On the domestically sensitive question of US involvement in Yemen's battle against al-Qaeda militants, al-Rai said that any US military intervention in the country would take place only with Yemen's consent.

Yemen needs logistical support to help fight al Qaeda but will not allow foreign covert operations against the global militant group on its territory, Yemeni Foreign Minister Abubakr al-Qirbi told the BBC.

The government in Sana’a declared open war on al Qaeda this month, stepping up air strikes and security sweeps after a regional arm of the militant group based in Yemen said they were behind a failed December 25 bid to blow up a U.S.-bound airliner.

But in the interview, Qirbi ruled out allowing a U.S. military base on Yemeni soil or covert foreign operations in the country.

"We will undertake it ourselves. Why do we need outside soldiers to fight when we can do the fight ourselves?" said Qirbi in the interview broadcast on Tuesday.

He said the government had mistakenly allowed foreign intervention in 2002, when a U.S. missile strike killed an al Qaeda leader suspected of planning the 2000 suicide bombing of the U.S. warship Cole.

"It proved to be a terrible mistake, and this is why we don't want to repeat it. We have to do it ourselves and anybody who is interested will have to support us," Qirbi said.

U.S. defense and counter-terrorism officials say Washington has been quietly supplying military equipment, intelligence and training to Yemen to destroy suspected al Qaeda hide-outs.

Qirbi rejected any suggestion that the government had allowed al Qaeda to flourish in the country by refusing to confront militants in the past. "Yemen has always tackled al Qaeda. But it doesn't mean because there was a period of no confrontation that it hasn't been battling al Qaeda, because we've been battling it through dialogue and through many different means," he said.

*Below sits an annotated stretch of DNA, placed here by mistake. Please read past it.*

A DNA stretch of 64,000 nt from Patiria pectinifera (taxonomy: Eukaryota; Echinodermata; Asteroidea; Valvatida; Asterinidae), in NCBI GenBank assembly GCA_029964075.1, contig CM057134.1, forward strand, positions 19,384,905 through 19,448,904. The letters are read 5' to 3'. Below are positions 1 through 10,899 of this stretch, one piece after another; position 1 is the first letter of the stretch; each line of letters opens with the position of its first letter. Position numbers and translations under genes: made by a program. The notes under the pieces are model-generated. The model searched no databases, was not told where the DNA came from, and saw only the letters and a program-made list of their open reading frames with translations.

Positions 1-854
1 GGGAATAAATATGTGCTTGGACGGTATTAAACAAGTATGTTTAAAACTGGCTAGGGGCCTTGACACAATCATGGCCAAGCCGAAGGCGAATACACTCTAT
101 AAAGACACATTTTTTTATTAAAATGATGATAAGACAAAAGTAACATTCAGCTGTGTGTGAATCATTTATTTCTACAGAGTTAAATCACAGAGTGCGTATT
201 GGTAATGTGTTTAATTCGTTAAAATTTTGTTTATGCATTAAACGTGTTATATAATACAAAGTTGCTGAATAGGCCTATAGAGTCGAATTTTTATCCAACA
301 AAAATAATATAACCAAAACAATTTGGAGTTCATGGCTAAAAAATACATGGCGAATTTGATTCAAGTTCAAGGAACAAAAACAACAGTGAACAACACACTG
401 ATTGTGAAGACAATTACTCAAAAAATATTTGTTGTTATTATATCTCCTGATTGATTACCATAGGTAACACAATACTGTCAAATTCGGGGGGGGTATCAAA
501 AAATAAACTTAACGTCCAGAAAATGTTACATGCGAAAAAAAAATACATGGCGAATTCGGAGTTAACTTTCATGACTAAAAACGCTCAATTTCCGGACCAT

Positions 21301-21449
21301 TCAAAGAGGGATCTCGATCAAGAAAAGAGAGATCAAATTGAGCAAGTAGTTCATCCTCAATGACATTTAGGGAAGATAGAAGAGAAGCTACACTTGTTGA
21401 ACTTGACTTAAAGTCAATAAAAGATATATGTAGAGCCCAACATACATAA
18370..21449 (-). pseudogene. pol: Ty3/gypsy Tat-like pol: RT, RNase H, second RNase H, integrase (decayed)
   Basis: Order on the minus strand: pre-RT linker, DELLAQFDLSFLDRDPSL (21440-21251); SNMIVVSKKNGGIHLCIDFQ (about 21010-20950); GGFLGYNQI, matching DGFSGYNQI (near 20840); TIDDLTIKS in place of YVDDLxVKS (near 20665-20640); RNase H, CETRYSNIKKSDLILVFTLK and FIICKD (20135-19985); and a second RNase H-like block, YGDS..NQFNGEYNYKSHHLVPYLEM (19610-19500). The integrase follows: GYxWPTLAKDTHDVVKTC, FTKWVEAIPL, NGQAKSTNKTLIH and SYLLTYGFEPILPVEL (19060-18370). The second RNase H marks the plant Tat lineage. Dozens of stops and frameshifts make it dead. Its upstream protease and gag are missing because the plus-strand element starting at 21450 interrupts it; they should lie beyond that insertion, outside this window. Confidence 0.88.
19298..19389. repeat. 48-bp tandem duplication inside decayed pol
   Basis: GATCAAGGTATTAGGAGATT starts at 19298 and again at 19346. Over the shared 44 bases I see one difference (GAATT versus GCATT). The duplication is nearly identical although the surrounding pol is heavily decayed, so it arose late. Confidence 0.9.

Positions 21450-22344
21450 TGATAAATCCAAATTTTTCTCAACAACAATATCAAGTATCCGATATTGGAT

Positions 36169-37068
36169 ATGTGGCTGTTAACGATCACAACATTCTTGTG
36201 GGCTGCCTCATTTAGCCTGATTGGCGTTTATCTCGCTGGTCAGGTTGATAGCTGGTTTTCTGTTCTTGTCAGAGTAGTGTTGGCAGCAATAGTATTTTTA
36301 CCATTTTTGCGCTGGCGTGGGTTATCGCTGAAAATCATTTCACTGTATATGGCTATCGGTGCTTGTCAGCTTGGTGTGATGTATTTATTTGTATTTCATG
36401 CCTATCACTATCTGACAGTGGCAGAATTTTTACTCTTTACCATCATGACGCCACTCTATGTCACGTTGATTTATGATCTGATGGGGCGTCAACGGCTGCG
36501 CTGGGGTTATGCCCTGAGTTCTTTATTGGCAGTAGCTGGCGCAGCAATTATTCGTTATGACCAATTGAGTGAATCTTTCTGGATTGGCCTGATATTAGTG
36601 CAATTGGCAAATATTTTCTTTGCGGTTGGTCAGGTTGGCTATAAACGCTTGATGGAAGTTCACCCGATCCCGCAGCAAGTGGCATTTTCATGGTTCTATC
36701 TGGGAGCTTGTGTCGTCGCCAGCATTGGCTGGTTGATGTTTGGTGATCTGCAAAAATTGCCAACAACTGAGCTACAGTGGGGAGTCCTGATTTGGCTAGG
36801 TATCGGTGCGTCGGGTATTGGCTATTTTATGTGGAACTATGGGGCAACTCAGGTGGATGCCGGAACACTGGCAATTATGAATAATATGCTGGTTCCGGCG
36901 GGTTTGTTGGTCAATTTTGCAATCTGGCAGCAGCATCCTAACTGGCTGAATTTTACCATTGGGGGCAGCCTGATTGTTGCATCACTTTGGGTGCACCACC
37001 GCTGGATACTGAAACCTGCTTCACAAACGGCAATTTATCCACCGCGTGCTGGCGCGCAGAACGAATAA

He praised a Saudi program that involves counseling and reintegrating militants into society -- an idea that Yemen pioneered, but now says it lacks the resources to pursue.

Yemen's government has previously talked of dialogue with al Qaeda on condition that militants lay down their weapons first.

On the other hand, the U.S.-based Human Rights Watch said that Iran's crackdown on opposition protests following June's disputed presidential election was a "human rights disaster”.

The rights group also said in a report that Iran has staged hundreds of show trials of detained opposition protesters.

Iran has dismissed previous criticisms of its human rights record. It has said that the opposition protests were illegal and have been orchestrated by foreign powers including the United States and Britain to undermine the Islamic Republic.

Iran witnessed its worst internal strife since the Islamic revolution in 1979 when supporters of opposition candidates who lost to hard-line President Mahmoud Ahmadinejad took to the streets, leading to violent clashes with security forces.

Thousands were detained. Most have been freed but more than 80 were jailed for up to 15 years and five were sentenced to death.

The Human Rights Watch report said the post-election crackdown had turned into "a human rights disaster."

"The Iranian judiciary's show trials of hundreds of demonstrators and dissidents ranks among the most absurd displays of prosecutorial abuse I have witnessed in recent memory," HRW's Middle East Director Joe Stork said at a news conference in Dubai to announce its annual report.

The Human Rights Watch report said many of the detainees had been coerced to confess to vaguely-worded crimes during the trials. Researcher Faraq Sanei said Human Rights Watch had documented 26 such cases of torture or coerced confessions.

Human Rights Watch is shunned by the government and Stork said repeated visa requests had been unsuccessful.

The report said the Iranian government had also targeted the media since the election as well as workers demanding rights.

"Since 2006, authorities have responded harshly to workers, teachers, and women's rights groups who advocate for better working conditions, better wages, benefits, and demands for changes in discriminatory laws," it said.

"In 2009 the authorities arrested union leaders, women activists, and suppressed gatherings of teachers and workers."

Iran has banned Iranians from contacting 60 organizations including the BBC, Human Rights Watch and U.S.-funded broadcasters that Tehran says are suspected of being involved in Western efforts to topple the clerical establishment.

The authorities have signaled they will tolerate no more protests after eight people, including a nephew of opposition leader Mir Hossein Mousavi, were killed in fiery demonstrations in December during the Shiite ritual of Ashuraa.